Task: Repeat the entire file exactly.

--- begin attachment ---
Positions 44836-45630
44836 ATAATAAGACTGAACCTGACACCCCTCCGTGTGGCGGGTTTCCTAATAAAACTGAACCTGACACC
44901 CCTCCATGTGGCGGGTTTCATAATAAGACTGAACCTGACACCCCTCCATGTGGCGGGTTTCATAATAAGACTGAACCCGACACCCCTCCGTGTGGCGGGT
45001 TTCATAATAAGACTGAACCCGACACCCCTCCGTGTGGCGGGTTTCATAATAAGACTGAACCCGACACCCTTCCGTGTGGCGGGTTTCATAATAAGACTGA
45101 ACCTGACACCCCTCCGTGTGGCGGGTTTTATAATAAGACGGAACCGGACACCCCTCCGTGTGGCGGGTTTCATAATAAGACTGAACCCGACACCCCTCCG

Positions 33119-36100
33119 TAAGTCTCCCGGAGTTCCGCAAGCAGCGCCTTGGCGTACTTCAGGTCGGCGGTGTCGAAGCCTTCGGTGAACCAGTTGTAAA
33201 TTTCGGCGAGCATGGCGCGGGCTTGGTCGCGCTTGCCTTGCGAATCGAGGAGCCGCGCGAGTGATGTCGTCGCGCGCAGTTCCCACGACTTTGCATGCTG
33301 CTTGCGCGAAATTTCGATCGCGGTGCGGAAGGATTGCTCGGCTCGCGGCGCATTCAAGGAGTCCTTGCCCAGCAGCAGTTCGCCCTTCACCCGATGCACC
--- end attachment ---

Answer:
Positions 44836-45630
44836 ATAATAAGACTGAACCTGACACCCCTCCGTGTGGCGGGTTTCCTAATAAAACTGAACCTGACACC
44901 CCTCCATGTGGCGGGTTTCATAATAAGACTGAACCTGACACCCCTCCATGTGGCGGGTTTCATAATAAGACTGAACCCGACACCCCTCCGTGTGGCGGGT
45001 TTCATAATAAGACTGAACCCGACACCCCTCCGTGTGGCGGGTTTCATAATAAGACTGAACCCGACACCCTTCCGTGTGGCGGGTTTCATAATAAGACTGA
45101 ACCTGACACCCCTCCGTGTGGCGGGTTTTATAATAAGACGGAACCGGACACCCCTCCGTGTGGCGGGTTTCATAATAAGACTGAACCCGACACCCCTCCG

Positions 33119-36100
33119 TAAGTCTCCCGGAGTTCCGCAAGCAGCGCCTTGGCGTACTTCAGGTCGGCGGTGTCGAAGCCTTCGGTGAACCAGTTGTAAA
33201 TTTCGGCGAGCATGGCGCGGGCTTGGTCGCGCTTGCCTTGCGAATCGAGGAGCCGCGCGAGTGATGTCGTCGCGCGCAGTTCCCACGACTTTGCATGCTG
33301 CTTGCGCGAAATTTCGATCGCGGTGCGGAAGGATTGCTCGGCTCGCGGCGCATTCAAGGAGTCCTTGCCCAGCAGCAGTTCGCCCTTCACCCGATGCACC